The Dominic Effect

SFX article from August 2004. See the pictures HERE.


Stuffy uptight Brit, camp convention queen or EastEnd hardnut – who’s the real Dominic Keating?

Ian Berriman questions the Enterprise star.

“I can see your thong!”

Dominic Keating couldn’t be less like his TV alter-ego, Enterprise's Armoury Officer, Malcolm Reed. One can’t imagine stuffy Malcolm embarrassing our photographer by pointing out that, as she bends over her laptop, her pants are poking out. “It’s not deliberate!” protests Katharine, flustered. Keating snots in mock disbelief: “Yeah, you and 10,000 other women in London . . .”

Off screen, on stage or one-to-one, this self-confessed “convention queen” is a livewire, switching personas to entertain his audience – even if it’s only an audience of two or three. One minute he’s pursed-lipped and camp as he recalls horsing around on set: “I was late for a cue one time, and it was: ‘Where were you?’ ‘So sorry, Captain, I was just thinking about new curtains of the ready room!”

Next minute, he’s venting his spleen about Californian surf dudes who object to him stealing their waves. “Given that they’re meant to be all Zen, they can be real bastards!” Keating flips into Vinnie Jones mode, showing how he could scare ‘em off with British grit. “Fuck off, ya bastards!” he snarls, like some EastEnd pitbull. Eyes popping, fists clenched, a vein standing out in his neck, he spits, “ ‘Ave it!”

He has every reason to be ebullient. As we speak it’s only a few weeks since the dark cloud of cancellation was lifted and he found out that he still has a job.

“Thank God for that! There was a time about two thirds of the way through the season, where …” Keating sights wearily. “ …I wasn’t enjoying going to work. As well as being the cast’s convention queen I am the worrywart. In some respects I managed to just let go. Towards the end of the run up to whether we were gonna get picked up I really was resigned to the fact this might be it.”

What fans forget while we fret about abstract matters like “the continuation of the Trek universe”, is that for actors like Keating it’s all about harsh economic realities. “When I got told that this was a seven year gig I kind of believed that is was seven year gig. Suddenly it was looking like it was gonna be a three year gig – and I’ve got a seven year gig house!” Keating laughs bleakly. “I was hoping that I haven’t overstepped my financial mark.”

Keating was “fairly confident” of renewal, since a fourth season ensures a decent package of episodes to sell into syndication. “Politics can really get in the way of production and I think there were some politics. But I couldn’t see a group of studio and network executives having invested all that money in our sets and the cast, not going the extra mile to get the syndication year.”

You’d expect him to be elated about Enterprise's renewal. Instead he’s treating it as a stay of execution.

“We’re gonna be doing 22 episodes, which will give them 98 episodes, which I figure they figure is enough to syndicate. Which kinda leads you onto going … ‘Well, y’know…’ “ Keating clicks his fingers. “ ‘That’ll be that.’ And I’m banking, monetarily, that that’s what’s gonna happen.”

It makes sense for him to assume the worst and hope to be pleasantly surprised. All the same, it’s faintly depressing. I half-jokingly ask Keating whether he's been considering getting a smaller house. When he answers earnestly, I can picture him laying out the bills and doing his sums.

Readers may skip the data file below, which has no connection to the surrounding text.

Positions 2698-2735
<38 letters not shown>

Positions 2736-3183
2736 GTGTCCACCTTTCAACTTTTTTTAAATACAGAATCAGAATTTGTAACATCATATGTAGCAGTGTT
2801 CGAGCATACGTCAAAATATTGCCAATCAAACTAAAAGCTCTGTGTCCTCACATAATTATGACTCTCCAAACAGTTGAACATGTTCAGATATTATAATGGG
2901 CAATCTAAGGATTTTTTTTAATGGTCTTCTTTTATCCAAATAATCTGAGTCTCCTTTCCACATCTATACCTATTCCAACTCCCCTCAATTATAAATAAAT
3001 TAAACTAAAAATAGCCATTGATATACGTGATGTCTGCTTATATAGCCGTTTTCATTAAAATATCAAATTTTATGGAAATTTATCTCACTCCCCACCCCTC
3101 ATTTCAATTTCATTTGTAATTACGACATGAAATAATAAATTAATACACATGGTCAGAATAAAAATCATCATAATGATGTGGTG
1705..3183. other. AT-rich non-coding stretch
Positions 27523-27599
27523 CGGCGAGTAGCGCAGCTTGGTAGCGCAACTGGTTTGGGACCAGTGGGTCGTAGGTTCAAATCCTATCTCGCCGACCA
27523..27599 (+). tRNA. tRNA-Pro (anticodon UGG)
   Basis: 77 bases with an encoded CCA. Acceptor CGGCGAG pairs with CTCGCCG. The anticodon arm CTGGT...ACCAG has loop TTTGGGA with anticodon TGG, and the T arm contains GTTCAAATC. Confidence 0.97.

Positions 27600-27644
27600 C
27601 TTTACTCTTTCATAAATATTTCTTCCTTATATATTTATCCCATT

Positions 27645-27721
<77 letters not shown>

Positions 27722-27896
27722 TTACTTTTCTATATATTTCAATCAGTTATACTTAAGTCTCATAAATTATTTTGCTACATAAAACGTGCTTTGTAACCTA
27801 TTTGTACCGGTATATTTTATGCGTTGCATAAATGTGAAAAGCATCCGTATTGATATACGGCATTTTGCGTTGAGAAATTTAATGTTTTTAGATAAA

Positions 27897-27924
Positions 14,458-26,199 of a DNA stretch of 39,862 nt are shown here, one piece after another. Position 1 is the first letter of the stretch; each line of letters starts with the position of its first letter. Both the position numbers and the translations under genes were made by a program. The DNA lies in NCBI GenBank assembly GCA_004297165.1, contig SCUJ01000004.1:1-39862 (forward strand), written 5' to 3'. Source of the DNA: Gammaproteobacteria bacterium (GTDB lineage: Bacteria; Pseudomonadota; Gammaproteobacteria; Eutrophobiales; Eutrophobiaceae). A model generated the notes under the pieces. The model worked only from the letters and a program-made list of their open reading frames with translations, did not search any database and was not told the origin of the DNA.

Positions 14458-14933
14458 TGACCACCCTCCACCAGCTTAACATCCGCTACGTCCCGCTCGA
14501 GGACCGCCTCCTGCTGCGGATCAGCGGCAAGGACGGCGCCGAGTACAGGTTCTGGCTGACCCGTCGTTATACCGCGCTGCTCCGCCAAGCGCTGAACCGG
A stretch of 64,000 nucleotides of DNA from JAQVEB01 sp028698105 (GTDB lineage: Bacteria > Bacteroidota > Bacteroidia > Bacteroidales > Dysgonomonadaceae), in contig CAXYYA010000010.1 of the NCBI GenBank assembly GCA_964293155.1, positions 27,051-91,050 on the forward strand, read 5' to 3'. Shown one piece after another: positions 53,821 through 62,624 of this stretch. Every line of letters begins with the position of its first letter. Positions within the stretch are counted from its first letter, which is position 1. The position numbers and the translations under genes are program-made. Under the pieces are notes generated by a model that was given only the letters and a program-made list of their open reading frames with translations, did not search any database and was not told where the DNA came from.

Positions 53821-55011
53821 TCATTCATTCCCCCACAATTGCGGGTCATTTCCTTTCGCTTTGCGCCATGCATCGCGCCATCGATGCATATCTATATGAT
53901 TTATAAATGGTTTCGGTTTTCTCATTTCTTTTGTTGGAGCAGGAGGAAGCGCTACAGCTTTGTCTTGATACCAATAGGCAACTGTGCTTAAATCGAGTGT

“I’m clever with the cash, always have been. I’ve done the math in my head and I reckon I can keep my life pretty much as it Is, as long as I don’t go Champagne Charlie.”

Ah well. If season four is Enterprise’s last, at least it might go out in a blaze of glory. Trek overlords Braga and Berman are stepping back to develop other projects. Enterprise writer Manny Coto is taking over the day-to-day running of the show. The qualities Keating admires in Coto are intelligence and a determined self-assurance.

“I remember ringing him up about a couple of scenes I had in his first episode. The other writers are much more open to my rather emphatic suggestions about changing my words or the tone of the scene, but I remember Manny not being so open and actually having a bloody good argument why it should stay the same.”

What, did he bark, “Just read the fucking lines, Keating!” down the phone? Keating laughs.

“It’s wasn’t quite that blunt! But I realized that this guy was no walkover and he really thought about what he’d written. I remember putting the phone down and going ‘hmph … okay.’ ” So that was your sex scene with T’Pol … “…nixed!”, Keating cackles mischievously. “That’s what happened! If it happens, I’m wearing the catsuit!”

Keating is pleased with the third season, which he considers an improvement. “I think 95% of it was damn good. In the first two seasons we might have been accused of turning in two clunkers and three okay-eys.”

Considering how many episode the production team churns out – 26 a year initially, 24 last year – maintaining a high standard is tough.

“For me 26 is a good number because it’s 26 episode fees and 26 repeat fees!” he grins. “But for the writers, the production and the crew… it’s grueling, man! That crew works 80-85 hours a week most weeks – that’s a lot of hours.”

Keating’s grin fades as he remembers the death of one of Enterprise’s first assistant directors. “Dear Jerry Fleck – God bless him – passed away, just coming up to retirement. My heart goes out to his wife and his family, it was a terrible time. I have to say I think the workload contributed.” Keating shakes his head. “Y’know, the poor man suffered from hypertension and, er . . .” He trails off.

Suddently I feel lousy for every snippy review we’ve ever printed. The Enterprise production is flogging its guts out, and we moan if every episode isn’t 24-carat gold.